The Creator's Words

"One of the outstanding achievements of the new constructional technique has been the abolition of the separating function of the wall. Instead of making the walls the element of support, as in a brick-built house, our new space-saving construction transfers the whole load of the structure to a steel or concrete framework. Thus the role of the walls becomes restricted to that of mere screens stretched between the upright columns of this framework to keep out rain, cold, and noise. ...

Systematic technical improvement in steel and concrete, and nicer and nicer calculation of their tensile and compressive strength, are steadily reducing the area occupied by supporting members. This, in turn, naturally leads to a progressively bolder (i.e.wider) opening up of the wall surfaces, which allows rooms to be much better lit. It is, therefore, only logical that the old type of window—a hole that had to be hollowed out of the full thickness of a supporting wall—should be giving place more and more to the continuous horizontal casement, subdivided by thin steel mullions, characteristic of the New Architecture. And as a direct result of the growing preponderance of voids over solids, glass is assuming an ever greater structural importance....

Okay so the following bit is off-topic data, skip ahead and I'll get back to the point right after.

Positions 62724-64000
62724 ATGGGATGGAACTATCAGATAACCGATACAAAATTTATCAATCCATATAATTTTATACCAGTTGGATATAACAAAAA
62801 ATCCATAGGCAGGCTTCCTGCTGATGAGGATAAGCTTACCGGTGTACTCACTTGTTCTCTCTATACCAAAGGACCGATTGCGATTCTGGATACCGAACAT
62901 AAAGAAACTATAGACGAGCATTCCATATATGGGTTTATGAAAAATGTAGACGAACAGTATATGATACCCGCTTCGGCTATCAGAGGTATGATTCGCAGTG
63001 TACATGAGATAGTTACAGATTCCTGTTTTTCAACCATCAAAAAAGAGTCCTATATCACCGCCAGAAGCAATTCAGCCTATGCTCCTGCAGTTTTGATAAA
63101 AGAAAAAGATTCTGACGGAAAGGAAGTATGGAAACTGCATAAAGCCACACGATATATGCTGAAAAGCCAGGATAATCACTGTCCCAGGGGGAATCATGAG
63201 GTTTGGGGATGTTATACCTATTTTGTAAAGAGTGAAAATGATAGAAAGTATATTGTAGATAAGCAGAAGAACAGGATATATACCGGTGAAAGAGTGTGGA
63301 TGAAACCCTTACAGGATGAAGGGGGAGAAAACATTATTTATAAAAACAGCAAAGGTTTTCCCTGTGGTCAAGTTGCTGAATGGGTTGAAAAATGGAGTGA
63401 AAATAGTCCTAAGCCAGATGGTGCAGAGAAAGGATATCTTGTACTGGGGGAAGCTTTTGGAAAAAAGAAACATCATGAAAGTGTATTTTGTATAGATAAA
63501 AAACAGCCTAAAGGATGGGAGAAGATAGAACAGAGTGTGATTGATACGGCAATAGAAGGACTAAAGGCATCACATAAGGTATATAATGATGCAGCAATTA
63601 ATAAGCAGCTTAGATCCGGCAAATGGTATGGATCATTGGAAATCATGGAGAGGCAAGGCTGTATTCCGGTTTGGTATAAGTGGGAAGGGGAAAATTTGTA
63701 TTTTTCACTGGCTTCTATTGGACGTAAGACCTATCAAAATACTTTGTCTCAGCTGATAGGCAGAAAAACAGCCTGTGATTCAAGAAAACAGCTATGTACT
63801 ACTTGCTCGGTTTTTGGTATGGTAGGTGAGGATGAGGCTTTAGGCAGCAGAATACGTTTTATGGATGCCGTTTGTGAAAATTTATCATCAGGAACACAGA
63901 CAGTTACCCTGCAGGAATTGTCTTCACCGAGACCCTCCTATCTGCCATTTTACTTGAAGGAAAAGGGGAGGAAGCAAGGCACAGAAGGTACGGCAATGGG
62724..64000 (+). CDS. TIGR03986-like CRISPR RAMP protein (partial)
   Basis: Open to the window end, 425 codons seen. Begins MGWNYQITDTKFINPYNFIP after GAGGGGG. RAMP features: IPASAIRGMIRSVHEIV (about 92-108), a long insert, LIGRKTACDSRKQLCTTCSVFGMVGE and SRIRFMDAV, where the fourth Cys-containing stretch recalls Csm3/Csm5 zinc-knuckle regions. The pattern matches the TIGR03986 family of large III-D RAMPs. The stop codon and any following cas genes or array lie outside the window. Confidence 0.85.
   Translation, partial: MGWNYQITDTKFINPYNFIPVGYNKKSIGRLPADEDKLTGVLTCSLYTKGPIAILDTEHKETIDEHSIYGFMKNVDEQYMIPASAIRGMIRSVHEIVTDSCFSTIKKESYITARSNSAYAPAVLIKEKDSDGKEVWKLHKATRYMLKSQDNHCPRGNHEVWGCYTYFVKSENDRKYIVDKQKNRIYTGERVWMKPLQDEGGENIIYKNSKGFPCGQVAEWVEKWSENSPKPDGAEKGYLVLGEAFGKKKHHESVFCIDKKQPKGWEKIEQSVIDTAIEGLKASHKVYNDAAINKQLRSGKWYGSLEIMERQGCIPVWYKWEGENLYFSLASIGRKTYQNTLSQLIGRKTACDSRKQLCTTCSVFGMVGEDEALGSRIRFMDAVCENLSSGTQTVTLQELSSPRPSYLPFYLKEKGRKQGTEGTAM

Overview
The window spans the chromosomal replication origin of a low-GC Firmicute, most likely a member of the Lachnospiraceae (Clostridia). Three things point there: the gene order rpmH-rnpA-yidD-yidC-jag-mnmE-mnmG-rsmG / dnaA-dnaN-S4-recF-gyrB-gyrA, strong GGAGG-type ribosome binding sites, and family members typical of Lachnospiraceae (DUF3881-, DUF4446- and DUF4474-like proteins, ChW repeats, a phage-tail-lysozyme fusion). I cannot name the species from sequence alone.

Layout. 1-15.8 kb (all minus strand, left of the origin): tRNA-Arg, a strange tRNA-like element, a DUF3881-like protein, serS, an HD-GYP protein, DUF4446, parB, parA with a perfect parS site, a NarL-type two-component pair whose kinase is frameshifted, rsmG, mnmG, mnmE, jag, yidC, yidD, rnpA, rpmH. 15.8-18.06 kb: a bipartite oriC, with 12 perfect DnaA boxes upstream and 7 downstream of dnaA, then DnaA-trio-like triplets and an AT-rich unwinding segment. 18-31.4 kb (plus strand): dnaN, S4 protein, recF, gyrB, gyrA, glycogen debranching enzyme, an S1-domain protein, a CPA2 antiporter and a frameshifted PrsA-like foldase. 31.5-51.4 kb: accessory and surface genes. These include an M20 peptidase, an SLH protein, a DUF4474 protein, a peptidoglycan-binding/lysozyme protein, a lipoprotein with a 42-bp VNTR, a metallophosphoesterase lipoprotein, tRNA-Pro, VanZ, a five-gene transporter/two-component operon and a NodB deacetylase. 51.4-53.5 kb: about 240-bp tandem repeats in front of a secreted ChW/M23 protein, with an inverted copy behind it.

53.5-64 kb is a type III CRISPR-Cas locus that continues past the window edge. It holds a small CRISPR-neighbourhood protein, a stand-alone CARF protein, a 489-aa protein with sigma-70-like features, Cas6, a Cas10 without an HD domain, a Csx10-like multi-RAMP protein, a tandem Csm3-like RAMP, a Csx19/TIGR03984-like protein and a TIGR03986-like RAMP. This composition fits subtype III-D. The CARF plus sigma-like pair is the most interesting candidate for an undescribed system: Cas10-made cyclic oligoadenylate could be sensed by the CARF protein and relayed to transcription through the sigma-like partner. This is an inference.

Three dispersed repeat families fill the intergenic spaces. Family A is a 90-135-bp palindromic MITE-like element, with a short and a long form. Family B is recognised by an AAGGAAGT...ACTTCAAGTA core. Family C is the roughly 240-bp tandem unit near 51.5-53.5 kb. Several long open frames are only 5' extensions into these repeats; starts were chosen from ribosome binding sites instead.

In the same way the flat roof is superseding the old penthouse roof with its tiled or slated gables. For its advantages are obvious: (1) light normally shaped top-floor rooms instead of poky attics, darkened by dormers and sloping ceilings, with their almost unutilizable corners; (2) the avoidance of timber rafters, so often the cause of fires; "


  Sources and related Links
  wikipedia.org - Bauhaus in Dessau
bauhaus-dessau.de - Building by W. Gropius
3) greatbuildings.com - Creators words
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(3) the possibility of turning the top of the house to practical account as a sun loggia, open-air gymnasium, or children's playground; (4) simpler structural provision for subsequent additions, whether as extra stories or new wings; (5) elimination of unnecessary surfaces presented to the action of wind and weather, and therefore less need for repairs; (6) suppression of hanging gutters, external rain-pipes, etc., that often erode rapidly. With the development of air transport the architect will have to pay as much attention to the bird's-eye perspective of his houses as to their elevations. The utilization of flat roofs as 'grounds' offers us a means of re-acclimatizing nature amidst the stony deserts of our great towns..." — Walter Gropius. from Walter Gropius. The New Architecture and the Bauhaus. p25-30. (3)